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Reality check for vehicle safety systems

Dec. 10, 2014
Technology is a wonderful thing, especially where motor vehicle safety is concerned.
Technology is a wonderful thing, especially where motor vehicle safety is concerned. In the big rig world, systems such as electronic stability control (ESC), forward collision warning, and lane departure warning, for starters, can help prevent or at least mitigate the severity of crashes.

Yet technology – like its human creators – isn’t perfect. Even the systems noted above have their limitations and so it’s vitally important for drivers of all vehicles equipped with them – commercial trucks and cars alike – to keep that in mind.

AAA Automotive Engineering provides a stark reminder of those salient facts via the results of recent tests conducted in partnership with the Automobile Club of Southern California’s automotive research center.

The two groups tested blind-spot monitoring and lane-departure warning systems in cars, and while “four-wheelers” are very different from their much larger tractor-trailer relations, the salient points apply: namely, that the tests uncovered scenarios where the systems failed to perform as expected.

Those “failures” included delayed warnings by blind-spot monitoring technology and the failure of lane-departure warning systems to properly track lane position under certain road conditions.

Here are some other details truck drivers and motorists alike should keep in mind:

  • Blind-spot monitoring systems had difficulty detecting fast-moving vehicles – such as when merging onto a busy highway. Alerts were often provided too late for evasive action.
  • Motorcycles were detected by blind-spot monitoring systems 26% later than passenger vehicles, thus delaying reaction times.
  • Road conditions were often a problem for lane-departure warning systems. Worn pavement markers, construction zones and intersections can cause the lane-departure warning system to lose track of lane location.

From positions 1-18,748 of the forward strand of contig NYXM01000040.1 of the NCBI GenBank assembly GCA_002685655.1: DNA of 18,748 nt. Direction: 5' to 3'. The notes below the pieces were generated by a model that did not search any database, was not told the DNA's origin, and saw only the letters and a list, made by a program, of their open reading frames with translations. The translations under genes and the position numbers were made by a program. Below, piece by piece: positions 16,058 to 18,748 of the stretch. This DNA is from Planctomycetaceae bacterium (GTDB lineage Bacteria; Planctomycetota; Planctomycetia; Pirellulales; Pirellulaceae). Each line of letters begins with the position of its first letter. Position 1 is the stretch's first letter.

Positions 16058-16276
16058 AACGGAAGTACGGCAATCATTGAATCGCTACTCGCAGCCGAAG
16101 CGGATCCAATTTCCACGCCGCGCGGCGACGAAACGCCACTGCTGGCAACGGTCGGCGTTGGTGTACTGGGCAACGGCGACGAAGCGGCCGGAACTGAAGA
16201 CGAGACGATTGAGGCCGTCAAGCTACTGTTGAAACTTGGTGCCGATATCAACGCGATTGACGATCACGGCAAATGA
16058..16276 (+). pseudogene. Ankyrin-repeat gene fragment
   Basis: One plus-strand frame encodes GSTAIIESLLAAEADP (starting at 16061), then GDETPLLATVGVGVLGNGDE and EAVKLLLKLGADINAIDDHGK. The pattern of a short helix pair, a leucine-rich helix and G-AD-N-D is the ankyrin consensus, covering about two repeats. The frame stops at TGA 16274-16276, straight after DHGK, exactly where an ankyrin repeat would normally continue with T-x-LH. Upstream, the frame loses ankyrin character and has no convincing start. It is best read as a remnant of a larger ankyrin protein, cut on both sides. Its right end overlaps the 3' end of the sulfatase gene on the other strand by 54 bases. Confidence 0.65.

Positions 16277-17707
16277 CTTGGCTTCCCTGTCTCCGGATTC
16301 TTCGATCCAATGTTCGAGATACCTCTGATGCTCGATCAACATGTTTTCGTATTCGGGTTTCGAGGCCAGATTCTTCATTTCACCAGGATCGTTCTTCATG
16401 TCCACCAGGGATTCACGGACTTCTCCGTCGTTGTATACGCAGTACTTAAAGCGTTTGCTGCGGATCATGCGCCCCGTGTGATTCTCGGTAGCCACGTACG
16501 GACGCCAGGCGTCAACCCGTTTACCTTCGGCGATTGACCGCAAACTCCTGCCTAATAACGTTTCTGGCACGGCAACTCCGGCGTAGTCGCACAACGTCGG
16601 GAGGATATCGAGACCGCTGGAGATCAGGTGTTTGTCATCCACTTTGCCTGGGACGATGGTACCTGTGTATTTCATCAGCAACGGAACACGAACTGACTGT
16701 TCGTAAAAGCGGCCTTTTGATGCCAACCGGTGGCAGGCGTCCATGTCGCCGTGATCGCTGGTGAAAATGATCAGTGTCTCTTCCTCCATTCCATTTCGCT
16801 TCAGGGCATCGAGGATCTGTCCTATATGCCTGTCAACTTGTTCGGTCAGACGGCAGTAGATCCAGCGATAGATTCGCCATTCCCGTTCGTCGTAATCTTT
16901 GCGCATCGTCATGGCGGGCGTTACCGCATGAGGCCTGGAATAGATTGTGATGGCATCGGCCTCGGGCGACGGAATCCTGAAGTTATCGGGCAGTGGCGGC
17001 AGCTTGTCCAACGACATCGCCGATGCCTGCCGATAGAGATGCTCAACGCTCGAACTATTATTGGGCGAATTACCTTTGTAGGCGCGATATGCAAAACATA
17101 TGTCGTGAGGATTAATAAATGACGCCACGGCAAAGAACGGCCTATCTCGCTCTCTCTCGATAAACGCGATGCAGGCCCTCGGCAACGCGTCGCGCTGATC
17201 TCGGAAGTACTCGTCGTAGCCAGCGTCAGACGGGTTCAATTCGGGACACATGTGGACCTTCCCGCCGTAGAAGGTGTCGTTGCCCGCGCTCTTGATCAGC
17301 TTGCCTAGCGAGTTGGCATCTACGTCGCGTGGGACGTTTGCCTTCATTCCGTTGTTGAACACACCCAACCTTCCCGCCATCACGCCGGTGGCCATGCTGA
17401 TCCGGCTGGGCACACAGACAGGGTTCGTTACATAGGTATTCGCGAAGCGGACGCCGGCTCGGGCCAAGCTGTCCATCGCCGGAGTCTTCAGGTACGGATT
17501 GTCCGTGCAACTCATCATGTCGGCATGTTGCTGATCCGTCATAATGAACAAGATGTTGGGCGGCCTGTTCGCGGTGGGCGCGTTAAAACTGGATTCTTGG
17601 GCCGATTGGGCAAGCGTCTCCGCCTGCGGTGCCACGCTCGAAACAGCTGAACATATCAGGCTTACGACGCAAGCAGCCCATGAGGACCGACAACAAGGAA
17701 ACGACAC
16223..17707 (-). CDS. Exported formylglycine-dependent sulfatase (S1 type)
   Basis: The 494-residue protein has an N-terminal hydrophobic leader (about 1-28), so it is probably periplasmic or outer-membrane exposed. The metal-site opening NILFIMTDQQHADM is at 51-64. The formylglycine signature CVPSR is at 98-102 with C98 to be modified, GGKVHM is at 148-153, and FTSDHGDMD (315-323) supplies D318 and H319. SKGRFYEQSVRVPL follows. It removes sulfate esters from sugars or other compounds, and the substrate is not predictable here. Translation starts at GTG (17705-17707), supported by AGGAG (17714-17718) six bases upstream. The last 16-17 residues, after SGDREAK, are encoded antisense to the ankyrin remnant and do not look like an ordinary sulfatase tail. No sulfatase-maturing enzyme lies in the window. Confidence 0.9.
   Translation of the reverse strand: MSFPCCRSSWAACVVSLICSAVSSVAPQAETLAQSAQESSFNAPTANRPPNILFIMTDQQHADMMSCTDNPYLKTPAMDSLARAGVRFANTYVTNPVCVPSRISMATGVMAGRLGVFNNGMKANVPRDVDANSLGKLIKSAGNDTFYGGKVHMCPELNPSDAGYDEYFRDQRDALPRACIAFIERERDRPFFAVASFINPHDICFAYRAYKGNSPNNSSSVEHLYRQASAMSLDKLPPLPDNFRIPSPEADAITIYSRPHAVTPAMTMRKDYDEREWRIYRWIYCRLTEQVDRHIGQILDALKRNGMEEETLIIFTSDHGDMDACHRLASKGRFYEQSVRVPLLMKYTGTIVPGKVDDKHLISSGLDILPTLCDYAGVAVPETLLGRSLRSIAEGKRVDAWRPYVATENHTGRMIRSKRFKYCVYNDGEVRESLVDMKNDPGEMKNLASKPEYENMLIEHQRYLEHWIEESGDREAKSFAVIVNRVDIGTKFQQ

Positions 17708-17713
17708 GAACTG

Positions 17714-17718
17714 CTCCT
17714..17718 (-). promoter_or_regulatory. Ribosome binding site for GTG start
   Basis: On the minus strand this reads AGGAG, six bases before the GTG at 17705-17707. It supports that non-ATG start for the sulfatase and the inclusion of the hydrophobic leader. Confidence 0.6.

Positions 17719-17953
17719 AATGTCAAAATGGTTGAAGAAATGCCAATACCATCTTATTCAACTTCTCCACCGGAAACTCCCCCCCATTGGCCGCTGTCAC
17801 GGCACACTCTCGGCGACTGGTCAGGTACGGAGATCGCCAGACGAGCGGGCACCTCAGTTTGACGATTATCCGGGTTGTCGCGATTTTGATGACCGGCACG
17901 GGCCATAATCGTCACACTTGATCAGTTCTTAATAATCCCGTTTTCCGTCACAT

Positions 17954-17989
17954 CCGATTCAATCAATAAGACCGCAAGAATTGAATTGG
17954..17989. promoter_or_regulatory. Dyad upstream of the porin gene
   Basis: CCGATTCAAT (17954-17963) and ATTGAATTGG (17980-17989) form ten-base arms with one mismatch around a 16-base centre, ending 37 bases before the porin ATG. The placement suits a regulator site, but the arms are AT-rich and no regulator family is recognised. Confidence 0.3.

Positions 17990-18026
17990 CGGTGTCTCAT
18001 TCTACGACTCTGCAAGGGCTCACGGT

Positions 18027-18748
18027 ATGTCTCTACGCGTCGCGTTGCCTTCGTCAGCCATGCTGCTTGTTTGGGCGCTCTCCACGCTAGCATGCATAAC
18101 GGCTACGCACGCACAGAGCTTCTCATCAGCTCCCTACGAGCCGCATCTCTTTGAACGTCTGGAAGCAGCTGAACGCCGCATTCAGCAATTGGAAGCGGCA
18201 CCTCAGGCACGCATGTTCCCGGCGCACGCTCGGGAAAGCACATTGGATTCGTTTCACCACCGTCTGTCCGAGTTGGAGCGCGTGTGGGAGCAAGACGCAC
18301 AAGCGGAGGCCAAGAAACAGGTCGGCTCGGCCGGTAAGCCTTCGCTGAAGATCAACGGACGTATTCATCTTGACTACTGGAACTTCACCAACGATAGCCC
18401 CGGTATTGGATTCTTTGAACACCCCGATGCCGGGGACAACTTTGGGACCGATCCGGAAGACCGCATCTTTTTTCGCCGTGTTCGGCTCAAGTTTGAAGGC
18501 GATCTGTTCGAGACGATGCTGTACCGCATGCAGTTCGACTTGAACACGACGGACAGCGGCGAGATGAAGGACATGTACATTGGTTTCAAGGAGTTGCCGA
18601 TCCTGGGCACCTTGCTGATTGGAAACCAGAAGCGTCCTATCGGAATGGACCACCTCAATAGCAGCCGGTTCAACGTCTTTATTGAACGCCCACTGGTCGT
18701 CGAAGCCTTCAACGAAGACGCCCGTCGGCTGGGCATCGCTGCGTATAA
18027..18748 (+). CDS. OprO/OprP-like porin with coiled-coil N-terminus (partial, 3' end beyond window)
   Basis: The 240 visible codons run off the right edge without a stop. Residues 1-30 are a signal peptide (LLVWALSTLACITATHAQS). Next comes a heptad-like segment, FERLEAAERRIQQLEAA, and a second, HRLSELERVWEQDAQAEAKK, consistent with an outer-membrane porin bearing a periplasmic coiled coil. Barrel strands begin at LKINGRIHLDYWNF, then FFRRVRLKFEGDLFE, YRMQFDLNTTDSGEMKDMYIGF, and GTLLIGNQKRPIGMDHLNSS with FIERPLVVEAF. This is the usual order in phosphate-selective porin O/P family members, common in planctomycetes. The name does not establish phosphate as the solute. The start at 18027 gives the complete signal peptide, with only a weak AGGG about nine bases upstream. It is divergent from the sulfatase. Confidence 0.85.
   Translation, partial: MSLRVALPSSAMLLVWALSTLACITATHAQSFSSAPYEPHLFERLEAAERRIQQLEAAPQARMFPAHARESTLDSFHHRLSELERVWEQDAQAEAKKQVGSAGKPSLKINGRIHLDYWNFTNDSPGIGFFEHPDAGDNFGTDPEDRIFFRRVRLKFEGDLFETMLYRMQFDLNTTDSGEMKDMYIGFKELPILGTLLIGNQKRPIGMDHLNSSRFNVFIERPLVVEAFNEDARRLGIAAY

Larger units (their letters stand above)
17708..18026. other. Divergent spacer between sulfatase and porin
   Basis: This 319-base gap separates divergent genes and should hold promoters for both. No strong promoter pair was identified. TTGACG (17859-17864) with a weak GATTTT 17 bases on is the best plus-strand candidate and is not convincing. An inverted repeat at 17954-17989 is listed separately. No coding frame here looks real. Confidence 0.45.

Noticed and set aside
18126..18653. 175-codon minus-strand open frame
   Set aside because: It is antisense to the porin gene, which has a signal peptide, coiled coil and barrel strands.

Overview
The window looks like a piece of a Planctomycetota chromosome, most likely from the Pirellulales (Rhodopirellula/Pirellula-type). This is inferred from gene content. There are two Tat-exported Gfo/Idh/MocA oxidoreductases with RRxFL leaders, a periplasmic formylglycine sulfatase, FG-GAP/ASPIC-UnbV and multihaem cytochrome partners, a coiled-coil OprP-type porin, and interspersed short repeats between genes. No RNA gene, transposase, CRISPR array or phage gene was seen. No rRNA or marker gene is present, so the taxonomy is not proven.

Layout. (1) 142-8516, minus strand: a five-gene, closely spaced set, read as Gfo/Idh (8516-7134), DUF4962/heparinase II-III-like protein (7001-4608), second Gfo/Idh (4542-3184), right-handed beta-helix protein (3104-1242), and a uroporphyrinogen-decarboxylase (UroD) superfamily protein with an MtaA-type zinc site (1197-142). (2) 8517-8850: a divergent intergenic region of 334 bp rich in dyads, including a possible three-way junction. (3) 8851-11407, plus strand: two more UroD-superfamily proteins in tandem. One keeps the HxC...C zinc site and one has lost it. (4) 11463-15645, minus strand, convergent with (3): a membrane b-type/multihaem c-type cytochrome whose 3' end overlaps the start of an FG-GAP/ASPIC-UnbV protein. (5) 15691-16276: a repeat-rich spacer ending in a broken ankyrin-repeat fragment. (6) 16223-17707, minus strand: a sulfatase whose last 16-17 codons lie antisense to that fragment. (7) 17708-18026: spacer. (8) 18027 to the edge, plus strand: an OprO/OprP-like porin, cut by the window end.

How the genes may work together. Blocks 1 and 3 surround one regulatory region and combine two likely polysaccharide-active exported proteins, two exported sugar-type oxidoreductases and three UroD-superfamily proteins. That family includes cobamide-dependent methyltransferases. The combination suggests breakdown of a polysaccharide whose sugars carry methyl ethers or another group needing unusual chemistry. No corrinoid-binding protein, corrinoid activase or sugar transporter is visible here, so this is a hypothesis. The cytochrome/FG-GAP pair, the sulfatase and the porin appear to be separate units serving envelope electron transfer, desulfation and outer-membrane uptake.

• The sheer number of alerts and warnings can confuse drivers. Auditory, visual or haptic responses – or a combination – could be similar to other advanced driver assistance features that delivered the same warnings.
  • Pros and cons aside, motorists will encounter advanced driver assistance technology as automakers cascade these devices across vehicle lines. Being aware of these systems and understanding how they operate is a necessary step before driving the vehicle.

For the record, both of those systems are being widely integrated into the bulk of new vehicles being sold these days – and motorists want those systems, too, as evidence by a recent Harris Poll that found 56% percent of U.S. vehicle owners said they would be willing to switch brands to get the technology they want, with 61% preferring safety technology over “infotainment” systems.

Indeed, think about these stats for a minute:

  • Blind-spot monitoring systems are available on 69% of new vehicles as an optional feature, with 5% offering them as standard equipment.
  • Lane-departure warning systems are available on 54% of new vehicles as an optional feature, with 2% offering it as standard equipment.
“With nearly three-quarters of 2014 vehicles offering blind-spot detection and 50% offering lane-departure warning as options, consumers need to be educated on how to get the best benefit from these systems,” noted John Nielsen (seen below), AAA’s managing director of automotive engineering, in a statement.

“AAA’s tests found that these systems are a great asset to drivers, but there is a learning curve,” he stressed.

“Some blind-spot monitoring systems we tested had a short detection range, which meant that a vehicle was already in the blind spot before the alert came on,” added Megan McKernan, manager of automotive engineering at the Automobile Club of Southern California. “The lane-departure warning system on several vehicles experienced false-positive and miss-detections, which resulted in an inconsistent driver warning. This can be annoying and could result in the driver disabling the system due to the false alerts.”

As a result, AAA’s Nielsen emphasizes that drivers need to not only familiarize themselves with how such systems work but remember not to rely too heavily upon them. “It’s important to take the time to review these systems so that you’re prepared for alerts and warnings, while also understanding the limits of the technology,” he pointed out.

Good advice for motorists and truckers alike to contemplate.

About the Author

Sean Kilcarr 1 | Senior Editor

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